In ‘Sauf-Conduit’ (Safe Passage), Lê evokes the Fall of Saigon on April 30, 1975, and scenes of panic-stricken Vietnamese desperately seeking a way out of their country. She uses the motif of the French passport to reflect on how, at that historical moment, this official and highly coveted document, which allowed her to leave Vietnam in safety, also bestowed upon her a new homeland and identity, one that she has left behind upon entering her declared new homeland of literature (Landrot 2010). A prolific exiled author of French expression, Lê refuses to use her books as a convenient passport to the safe refuge of the French literary tradition, opting instead for the rich disquiet of displacement and non-belonging. To create is to self-create, she argues, and only by opening oneself to the unknown and excluding oneself from any socially imposed cultural identity label that the writer, a cultural defector and citizen of nowhere, can one claim one’s uniqueness and creative freedom in a world built of nation states and controlled by cross-border gatekeepers. The question of the writer’s identity is also the focus of Anna Moï’s self-reflective text whose title, ‘Meurtres sans préméditation’ (Unpremeditated murders), refers to the symbolic killing of the mother tongue seen as the sine qua non of the birth of the translingual writer. In a light and witty style blending anecdote and literary essay, which is reminiscent of her recently published short story collection, Le pays sans nom: Déambulations avec Marguerite Duras (The Country Without a Name: Strolling with Marguerite Duras, 2017), Moï takes issue with the imposed social identities that came with the names she was given, first as a child by her parents and later as a wife by the man she married. Recalling how ‘Anna Moï,’ a business pseudonym that she had initially created for her Parisian clothing boutique, allowed her to break free from a past that alienated her and brought forth the translingual novelist she is today, Moï relates her own identity forgery to those of other translingual authors such as Romain Gary, Ágota Kristóf, Milan Kundera and Jorge Semprún. If her new identity led to a momentary confusion when she unexpectedly met an old classmate, Marcelino Truong (creator of the cover art of this special issue), whom she had known as Marco, this confusion makes evident their respective shifting identities and prompts Moï to reflect on her writing and the linguistic ‘murders’ she has committed each time she has deserted one language for another, that is, Vietnamese for French and French for English. Moving from the symbolic murder of the mother tongue to the murder of a child during the Huế massacre in 1968, Thanh-Van Tran-Nhut’s fictional short story, ‘Années du Singe’ (Years of the Monkey) turns to one of Vietnam’s darkest historical moments to reflect on the Vietnamese transnational identity and offers, in retrospect, a somber and critical view of the past. True to her reputation as a crime fiction writer, Tran-Nhut builds a mystery plot in which, after thirty-six years of absence, a Việt Kiều native of Huế comes back to her city of birth in search of lost memories that may provide answers to her past. By using a first-person narrative for both the woman returnee and the murdered child, the author blends their stories and gives voice to the dead, the silent and often forgotten civilian casualties of war. In revealing in the denouement that an enigmatic clue in the story’s conundrum, ‘nuage d’automne’ (autumn cloud), is in fact the name shared by the woman and the child, Tran-Nhut concludes that the key to this identity mystery lies in the conflation of the voices of the departee and the remainee, the Việt Kiều and the ‘Viêts d’outre-tombe’ (overseas Vietnamese beyond the grave), and the honoured memory of those who paid for the peace in Vietnam with their own lives.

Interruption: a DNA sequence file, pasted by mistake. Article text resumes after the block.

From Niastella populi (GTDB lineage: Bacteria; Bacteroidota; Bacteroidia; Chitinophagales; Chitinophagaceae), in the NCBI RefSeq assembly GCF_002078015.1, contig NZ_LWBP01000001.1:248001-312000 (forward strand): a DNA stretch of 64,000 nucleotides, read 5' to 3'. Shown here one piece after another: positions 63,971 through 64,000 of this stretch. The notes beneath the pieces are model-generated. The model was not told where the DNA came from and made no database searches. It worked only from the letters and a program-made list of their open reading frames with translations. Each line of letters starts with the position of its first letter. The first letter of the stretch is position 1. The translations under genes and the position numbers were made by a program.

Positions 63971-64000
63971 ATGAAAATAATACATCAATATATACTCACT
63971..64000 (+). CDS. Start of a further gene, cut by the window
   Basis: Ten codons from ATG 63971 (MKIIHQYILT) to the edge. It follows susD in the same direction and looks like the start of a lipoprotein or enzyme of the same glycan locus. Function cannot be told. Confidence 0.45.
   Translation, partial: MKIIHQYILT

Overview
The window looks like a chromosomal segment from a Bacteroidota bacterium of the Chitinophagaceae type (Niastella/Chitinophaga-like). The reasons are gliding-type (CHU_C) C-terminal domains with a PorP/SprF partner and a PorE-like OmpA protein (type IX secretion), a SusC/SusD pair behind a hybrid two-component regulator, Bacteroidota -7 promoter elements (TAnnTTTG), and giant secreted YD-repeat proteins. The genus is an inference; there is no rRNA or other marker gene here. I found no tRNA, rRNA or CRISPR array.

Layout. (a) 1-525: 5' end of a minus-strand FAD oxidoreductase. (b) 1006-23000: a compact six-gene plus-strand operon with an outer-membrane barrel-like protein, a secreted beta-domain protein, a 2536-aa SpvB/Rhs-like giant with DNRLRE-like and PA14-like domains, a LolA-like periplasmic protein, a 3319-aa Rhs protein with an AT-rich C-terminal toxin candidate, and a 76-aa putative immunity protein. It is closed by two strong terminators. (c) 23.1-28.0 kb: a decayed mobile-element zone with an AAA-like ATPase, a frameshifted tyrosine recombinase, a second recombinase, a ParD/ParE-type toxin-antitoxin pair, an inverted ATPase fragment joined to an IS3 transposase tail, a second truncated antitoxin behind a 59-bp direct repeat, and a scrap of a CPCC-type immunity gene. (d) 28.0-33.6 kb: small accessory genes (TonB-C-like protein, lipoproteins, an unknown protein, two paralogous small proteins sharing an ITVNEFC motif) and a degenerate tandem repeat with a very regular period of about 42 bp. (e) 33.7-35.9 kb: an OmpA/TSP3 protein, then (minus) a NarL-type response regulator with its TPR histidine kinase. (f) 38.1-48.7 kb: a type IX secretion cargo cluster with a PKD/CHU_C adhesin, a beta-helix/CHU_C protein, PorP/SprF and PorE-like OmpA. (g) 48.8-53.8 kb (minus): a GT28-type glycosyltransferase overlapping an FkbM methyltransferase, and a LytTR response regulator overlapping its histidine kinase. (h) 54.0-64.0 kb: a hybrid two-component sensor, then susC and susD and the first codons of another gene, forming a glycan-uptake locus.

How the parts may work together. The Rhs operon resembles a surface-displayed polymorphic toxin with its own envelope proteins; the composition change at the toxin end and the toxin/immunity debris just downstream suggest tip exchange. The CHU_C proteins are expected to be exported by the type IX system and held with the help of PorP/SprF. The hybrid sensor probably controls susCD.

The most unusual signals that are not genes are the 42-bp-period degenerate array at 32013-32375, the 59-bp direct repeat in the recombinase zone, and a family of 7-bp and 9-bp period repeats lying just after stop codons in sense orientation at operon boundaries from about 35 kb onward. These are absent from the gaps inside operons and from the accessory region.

Hoai Huong Nguyen opens the section of Writerly Reflections with an analytical essay, ‘Accords et correspondances’ (Agreements and Correspondences), which explores her two novels to date, L’ombre douce (Soft Shadow, 2013) and Sous le ciel qui brûle (Under the Burning Sky, 2017). Set in Vietnam and France in the period between the start of the twentieth century and the 1970s, her narratives express her transcultural position between the West and Far-East and her interest in bridging these two seemingly opposite literary worlds. Through the enduring romance and friendship of her French and Vietnamese fictional couples, who are caught in the middle of a pitiless anti-colonial war that throws them into opposite camps, she evokes the connections between France and Vietnam, war and peace, past and present, harmony and disharmony. Reflecting on the relationship of correspondences between things and signs, she concludes her essay with a firm attestation to the resurrecting power of words in the face of human separation and loss. Similar to Hoai Huong Nguyen, Hoa Pham, born to Vietnamese refugee parents in Australia, grew up between two cultures and with the traumatic post-memory of the wars in Vietnam. In ‘We are Vietnamese—A Reflection on being Vietnamese-Australian,’ Pham draws on the life-changing encounters she had with Vietnamese exiled writer, Phạm Thị Hoài, in Berlin and with Zen master, Thích Nhất Hạnh, in a Buddhist retreat in Vietnam, to reflect on what it means to be a Vietnamese-Australian author. She discusses how her meetings with these two influential figures have led her on a path of literary and spiritually self-discovery, and how their guidance has helped her forge a deeper connection between her Australian and Vietnamese selves. Using the title ‘We are Vietnamese’ as a mantra throughout the text, Pham lays a strong claim to her place in the Vietnamese community, and despite her inability to speak their language, reaffirms the interconnections between her and the Vietnamese people. Interestingly, Pham’s claim clearly resonates with writer Jean Vanmai. Born in 1940 in New Caledonia, Vanmai is the second generation of the Chân Dang, the Vietnamese indentured workers who were recruited in huge numbers by the French colonial government for the New Caledonian mining industry in the late nineteenth and twentieth centuries. While, unlike Pham, Vanmai is fluent in Vietnamese, he is nevertheless as eager as her to rediscover his roots through the connection with the Vietnamese communities beyond the borders of his small island. Recalling the enriching and comforting exchanges that he shared with other fellow-writers, readers and researchers at the Rencontres colloquium, the ‘exceptional encounters’ (‘Rencontres exceptionnelles’), as he describes them in his text, allowed Vanmai to reflect on his personal literary trajectory, taking pride in being both an author of French expression and a true descendant of Dragons and Immortals, the legendary ancestors of the Vietnamese people.
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______ 2007, In memoriam. Christian Bourgois, Paris. https://doi.org/10.7202/037467ar